Debris was part of an asteroid that held the ingredients for habitable planets
© Mark A. Garlick, space-art.co.uk, Univ. of Warwick and Univ. of Cambridge
For the first time, astronomers have discovered the watery building blocks of Earthlike planets whirling around a star outside our solar system.
The star, GD 61, is a white dwarf: a dying star with a gravitational pull strong enough to suck in surrounding asteroids and planets. As GD 61 gobbles up orbiting bodies, it shreds them into a dusty cloud of rubble, says astronomer Jay Farihi of the University of Cambridge.
Using data from the Hubble Space Telescope, Farihi and colleagues analyzed the cloud’s ingredients. They found rock-forming elements such as iron and magnesium, but also a wealth of oxygen. Only one possibility can explain the oxygen, Farihi says: “It has to be water.”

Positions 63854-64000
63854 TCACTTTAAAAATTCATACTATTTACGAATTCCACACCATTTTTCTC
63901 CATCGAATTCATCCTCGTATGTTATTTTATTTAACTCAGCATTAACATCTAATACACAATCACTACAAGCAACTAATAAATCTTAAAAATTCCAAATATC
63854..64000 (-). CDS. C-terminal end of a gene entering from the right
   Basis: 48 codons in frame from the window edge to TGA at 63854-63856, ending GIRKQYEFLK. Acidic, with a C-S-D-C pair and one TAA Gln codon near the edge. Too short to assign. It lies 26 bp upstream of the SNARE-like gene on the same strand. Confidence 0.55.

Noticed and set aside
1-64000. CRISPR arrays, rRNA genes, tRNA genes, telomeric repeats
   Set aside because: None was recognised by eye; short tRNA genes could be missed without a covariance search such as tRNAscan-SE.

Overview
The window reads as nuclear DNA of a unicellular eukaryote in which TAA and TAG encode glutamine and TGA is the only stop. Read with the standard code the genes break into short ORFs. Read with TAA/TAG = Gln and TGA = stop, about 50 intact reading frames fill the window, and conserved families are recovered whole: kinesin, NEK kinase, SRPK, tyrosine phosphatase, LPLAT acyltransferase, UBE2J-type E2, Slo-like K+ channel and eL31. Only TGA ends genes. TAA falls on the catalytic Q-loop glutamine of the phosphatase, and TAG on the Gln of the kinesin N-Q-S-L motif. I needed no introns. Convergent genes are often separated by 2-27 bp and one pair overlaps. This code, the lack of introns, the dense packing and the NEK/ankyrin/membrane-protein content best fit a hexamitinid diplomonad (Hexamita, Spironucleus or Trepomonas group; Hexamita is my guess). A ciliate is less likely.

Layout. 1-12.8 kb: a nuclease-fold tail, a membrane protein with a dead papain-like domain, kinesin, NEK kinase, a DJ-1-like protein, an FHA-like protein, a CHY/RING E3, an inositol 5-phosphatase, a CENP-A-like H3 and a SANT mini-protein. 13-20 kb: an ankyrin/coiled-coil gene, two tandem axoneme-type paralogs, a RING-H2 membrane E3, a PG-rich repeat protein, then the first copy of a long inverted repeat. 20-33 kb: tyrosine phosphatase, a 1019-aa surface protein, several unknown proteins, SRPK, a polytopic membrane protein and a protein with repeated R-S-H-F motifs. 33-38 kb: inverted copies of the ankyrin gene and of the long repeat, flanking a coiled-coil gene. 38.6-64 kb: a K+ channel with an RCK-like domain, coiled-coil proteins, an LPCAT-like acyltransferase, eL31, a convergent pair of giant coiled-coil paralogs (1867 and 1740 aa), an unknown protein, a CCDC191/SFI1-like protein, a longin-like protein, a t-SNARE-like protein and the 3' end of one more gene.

The water and rocky material were part of a large asteroid before GD 61 ripped it to pieces, the researchers report in the Oct. 11 Science.
Just a few waterlogged asteroids smashing into a rocky planet could deliver enough water to fill oceans and lakes. The findings suggest that habitable planets may have once orbited GD 61, a star just 150 light-years away in the constellation Perseus.
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